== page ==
Tuesday, 25 March 2008

The Great Wall of China

The Great Fire Wall of China that is.

Meet China’s very cute “virtual police” who patrol the Internet to combat online pornography and other "illicit activity".

China has 30,000 virtual police and state owned Internet service providers who carry out online censorship in a way we could not even imagine. Their job is far more extensive than just censoring pornography.

In China, you are not allowed to look up bird flu on Google, search for an HIV AIDS support network on Facebook, search for religion on Wikipedia or access YouTube. Even trying to find this information could get you into trouble. Can you imagine?

And China, it seems, is far from the only country in which controlling information and opinion in cyberspace is pervasive. Based in Paris, where it's known as Reporters sans Frontieres, Reporters without Borders lists those nations considered to be among the worst "Internet enemies": Belarus, Burma, Cuba, Egypt, Iran, Saudi Arabia, North Korea, Syria, Tunisia, Turkmenistan, Uzbekistan and Vietnam.

Recent instances of online censorship in these countries include the total shutdown of the Internet in Burma during September's uprising to prevent dissidents from sending news to the outside world, Syria's block on Facebook in November and Iran's closure of 24 Internet cafes in December.

However, it is China that most often makes headlines for online censorship. The Chinese Government's latest attempt to control cyberspace was the January announcement that all video-sharing websites must have Government approval. Since February, only state-owned or controlled companies can gain a license to upload video content.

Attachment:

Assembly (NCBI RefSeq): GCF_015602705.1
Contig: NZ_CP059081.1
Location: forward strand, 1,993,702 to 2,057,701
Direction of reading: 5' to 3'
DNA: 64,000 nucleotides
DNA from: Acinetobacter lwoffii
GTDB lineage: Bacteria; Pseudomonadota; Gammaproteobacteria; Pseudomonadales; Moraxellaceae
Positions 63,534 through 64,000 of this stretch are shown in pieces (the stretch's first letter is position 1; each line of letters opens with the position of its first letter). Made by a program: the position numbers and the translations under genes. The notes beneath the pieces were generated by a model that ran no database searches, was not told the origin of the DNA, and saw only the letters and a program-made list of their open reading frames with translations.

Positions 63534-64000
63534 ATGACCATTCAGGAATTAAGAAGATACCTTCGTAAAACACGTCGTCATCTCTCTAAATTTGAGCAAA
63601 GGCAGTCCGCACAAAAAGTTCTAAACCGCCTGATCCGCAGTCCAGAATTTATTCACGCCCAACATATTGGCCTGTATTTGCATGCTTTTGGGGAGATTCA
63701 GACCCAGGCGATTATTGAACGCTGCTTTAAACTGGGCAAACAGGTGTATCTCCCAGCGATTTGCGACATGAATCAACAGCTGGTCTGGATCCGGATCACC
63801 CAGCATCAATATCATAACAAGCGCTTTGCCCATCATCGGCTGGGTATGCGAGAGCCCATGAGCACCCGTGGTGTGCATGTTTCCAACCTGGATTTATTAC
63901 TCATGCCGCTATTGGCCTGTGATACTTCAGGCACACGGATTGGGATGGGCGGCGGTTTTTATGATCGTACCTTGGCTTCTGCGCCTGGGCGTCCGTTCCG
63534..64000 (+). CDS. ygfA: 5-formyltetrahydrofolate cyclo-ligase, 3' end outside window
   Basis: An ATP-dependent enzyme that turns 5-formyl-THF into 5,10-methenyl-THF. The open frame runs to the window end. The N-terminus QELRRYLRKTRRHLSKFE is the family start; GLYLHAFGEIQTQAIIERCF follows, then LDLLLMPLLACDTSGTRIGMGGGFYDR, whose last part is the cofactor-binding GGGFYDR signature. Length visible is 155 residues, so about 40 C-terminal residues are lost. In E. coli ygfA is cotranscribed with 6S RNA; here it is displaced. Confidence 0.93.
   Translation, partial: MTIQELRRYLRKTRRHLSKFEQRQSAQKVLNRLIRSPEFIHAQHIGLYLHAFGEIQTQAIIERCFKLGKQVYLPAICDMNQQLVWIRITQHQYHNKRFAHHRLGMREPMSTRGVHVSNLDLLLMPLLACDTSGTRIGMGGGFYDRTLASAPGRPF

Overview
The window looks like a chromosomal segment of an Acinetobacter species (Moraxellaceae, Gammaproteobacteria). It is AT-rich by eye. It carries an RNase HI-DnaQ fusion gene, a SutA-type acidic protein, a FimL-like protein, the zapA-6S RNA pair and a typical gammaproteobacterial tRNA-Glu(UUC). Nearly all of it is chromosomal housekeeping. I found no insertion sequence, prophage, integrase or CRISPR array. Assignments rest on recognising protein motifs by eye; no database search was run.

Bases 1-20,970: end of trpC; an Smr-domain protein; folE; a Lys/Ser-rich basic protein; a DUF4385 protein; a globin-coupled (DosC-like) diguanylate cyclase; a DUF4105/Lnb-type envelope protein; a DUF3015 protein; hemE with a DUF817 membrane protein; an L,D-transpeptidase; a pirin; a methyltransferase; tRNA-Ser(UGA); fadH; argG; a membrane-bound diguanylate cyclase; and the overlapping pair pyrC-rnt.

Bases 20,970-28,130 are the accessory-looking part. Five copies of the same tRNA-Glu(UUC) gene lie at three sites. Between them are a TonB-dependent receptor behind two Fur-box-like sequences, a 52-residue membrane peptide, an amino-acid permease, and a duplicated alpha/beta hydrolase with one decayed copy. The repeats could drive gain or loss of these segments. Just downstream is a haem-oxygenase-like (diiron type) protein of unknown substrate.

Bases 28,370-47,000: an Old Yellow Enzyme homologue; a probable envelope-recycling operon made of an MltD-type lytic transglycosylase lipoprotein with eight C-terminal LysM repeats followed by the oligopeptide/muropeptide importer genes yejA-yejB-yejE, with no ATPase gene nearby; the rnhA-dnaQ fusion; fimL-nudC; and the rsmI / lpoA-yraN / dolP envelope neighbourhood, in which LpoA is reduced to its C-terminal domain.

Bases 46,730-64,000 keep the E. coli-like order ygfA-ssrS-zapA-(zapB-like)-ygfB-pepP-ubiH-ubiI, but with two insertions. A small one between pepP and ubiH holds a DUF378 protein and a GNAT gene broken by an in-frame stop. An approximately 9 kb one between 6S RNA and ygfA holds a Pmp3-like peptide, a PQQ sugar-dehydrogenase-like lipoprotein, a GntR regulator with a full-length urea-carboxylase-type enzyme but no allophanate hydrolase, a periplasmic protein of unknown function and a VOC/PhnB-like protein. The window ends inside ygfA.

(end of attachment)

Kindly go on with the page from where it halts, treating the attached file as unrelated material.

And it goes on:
Because all ISPs in China are state-controlled and full identification must be shown at Internet cafes, those who try to look up blacklisted terms or websites can be identified. Access to those terms and sites fluctuate and the blacklist is not made public.

Since August last year there have been some cheerful little reminders about not looking at censored material: the cute animated "cybercops" shown above, trek across browsers every half hour. The official line is that it's to stop people looking at fraudulent or pornographic material but Amnesty International suggests "it's another reminder that the user is being monitored and they should be careful of all content they're looking at".

It is unlikely that the attention brought to Chinese censorship during August's Olympics will strike a fatal blow to the wall, as the government is expected to strategically relax Internet blocking in areas of Beijing frequented by foreign tourists and journalists during the games.

It surely is interesting.

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